Hidden meaning word puzzles
The Colorful History of Sudoku
People today tend to marvel at the accomplishments of ancient civilizations, such as demonstrated by the pyramids of Egypt. Those ancient people had such creativity and intelligence, and they did not have TV or radio to entertain themselves. Instead, they relied upon their minds for entertainment, creativity, and solutions to problems.
From time to time, when we find the regular media is rather dull, or we feel that our minds need a bit of a workout, we will turn to brain twisters and riddles, or crossword puzzles. It is one of the ways that we explore our thought processes, and how we encourage our own creative side. Without riddles and puzzles, our brains become rather dull themselves. All people have a deep need for activities that shape the mind and help us develop new ideas and concepts.
Many ancient games have been modernized, or simply repackaged, for a modern audience. Others have had a few tweaks to make them more relevant to today's world. Sudoku may have been played centuries ago, and its simple design can be inviting to newcomers, but there are layers in abundance here.
The game also has a fascinating history. First published in 1979 in an American puzzle game book, it was likely invented by veteran puzzle creator Howard Garns. Japanese publishers brought it there a few years later, and gave it a new name, meaning "the digits must remain single", which was later shortened to Sudoku. Japanese players instantly loved the game, and after 1984, it began its long rise to world domination. Millions of adherents around the world have improved their mental agility by playing Sudoku rather than staring at mindless TV shows.
Sudoku was created by Howard Garns at the end of his career as a puzzle maker. A retired architect, Garns enjoyed making puzzles as a freelancer, and he knew how to make a great one. He based it on the Latin Square puzzle work by Euler, an ancient game that Garns improved by adding a third dimension. With the addition of a partially completed grid, Garns had a winner on his hands that players immediately loved.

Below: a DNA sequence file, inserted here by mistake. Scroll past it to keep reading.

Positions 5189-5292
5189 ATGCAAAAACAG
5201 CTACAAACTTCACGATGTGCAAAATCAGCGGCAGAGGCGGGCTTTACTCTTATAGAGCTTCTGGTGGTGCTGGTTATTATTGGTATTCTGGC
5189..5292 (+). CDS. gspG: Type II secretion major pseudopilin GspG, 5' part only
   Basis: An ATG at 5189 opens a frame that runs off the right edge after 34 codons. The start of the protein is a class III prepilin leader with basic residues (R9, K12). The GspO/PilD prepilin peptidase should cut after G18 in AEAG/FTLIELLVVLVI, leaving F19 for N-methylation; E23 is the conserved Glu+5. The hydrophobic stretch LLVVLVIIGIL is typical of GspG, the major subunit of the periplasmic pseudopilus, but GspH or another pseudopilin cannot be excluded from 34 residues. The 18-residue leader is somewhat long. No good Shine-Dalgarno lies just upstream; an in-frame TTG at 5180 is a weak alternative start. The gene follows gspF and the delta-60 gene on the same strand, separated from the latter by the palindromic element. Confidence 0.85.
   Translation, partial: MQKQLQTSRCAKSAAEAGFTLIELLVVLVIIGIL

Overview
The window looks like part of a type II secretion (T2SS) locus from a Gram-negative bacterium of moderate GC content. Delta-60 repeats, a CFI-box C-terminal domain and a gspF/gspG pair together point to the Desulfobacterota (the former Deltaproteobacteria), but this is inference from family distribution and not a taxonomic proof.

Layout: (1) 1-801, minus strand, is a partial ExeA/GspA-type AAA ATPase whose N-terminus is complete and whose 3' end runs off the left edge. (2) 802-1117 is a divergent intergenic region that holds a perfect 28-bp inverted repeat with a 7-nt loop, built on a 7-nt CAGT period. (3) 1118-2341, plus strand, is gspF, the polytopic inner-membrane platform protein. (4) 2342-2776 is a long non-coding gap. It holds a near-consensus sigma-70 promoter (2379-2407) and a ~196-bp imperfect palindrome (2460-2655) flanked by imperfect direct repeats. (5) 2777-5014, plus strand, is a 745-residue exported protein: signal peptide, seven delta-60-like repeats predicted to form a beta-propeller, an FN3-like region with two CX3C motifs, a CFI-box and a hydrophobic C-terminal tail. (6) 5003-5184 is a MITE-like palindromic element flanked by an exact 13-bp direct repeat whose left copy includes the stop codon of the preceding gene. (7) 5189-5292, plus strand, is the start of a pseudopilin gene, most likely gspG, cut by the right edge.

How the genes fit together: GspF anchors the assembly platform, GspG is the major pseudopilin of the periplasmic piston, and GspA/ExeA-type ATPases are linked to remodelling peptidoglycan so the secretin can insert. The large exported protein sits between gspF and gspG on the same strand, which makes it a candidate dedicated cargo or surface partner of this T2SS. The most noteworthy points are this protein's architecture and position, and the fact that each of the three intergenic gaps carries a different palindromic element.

The history of Sudoku took another twist in Japan. After Howard Garns introduced the first Sudoku puzzle in a U. S. magazine, a person named Nikoli in Japan picked it up. While Mr. Garns had his own English name for the puzzle, Nikoli gave it the Japanese name Sudoku.
Originally, Sudoku was played manually in Japanese and American publications. In 1989, Loadstar Publishing introduced a computerized version, followed by another version by Apple. Sudoku has also been fashioned into a version of another popular 1980's puzzle, the Rubik's Cube.
Sudoku reached huge global popularity by 1997, and a Hong Kong resident named Wayne Gould created a computer program to create the game, which can spit out thousands of variations in short time. He later developed a business selling the puzzles around the world.
Newspapers in many countries began printing Sudoku puzzles, and they would sell out for that reason alone. Some analysts stated that Sudoku was the world's fasted growing puzzle, and it perhaps peaked in popularity in 2005.
Knowing something of the history of Sudoku adds a nice touch to this enjoyable pastime. From its beginnings in the ancient world, to adaptation using modern computers, to global acceptance, Sudoku has come a long way in a short time. Thanks to Howard Garns for creating a puzzle that brings pleasure and brain stimulation to millions of people every day.
Terence Uniacke enjoys writing for a variety of online magazines, on creative recreation and hobby lobby issues.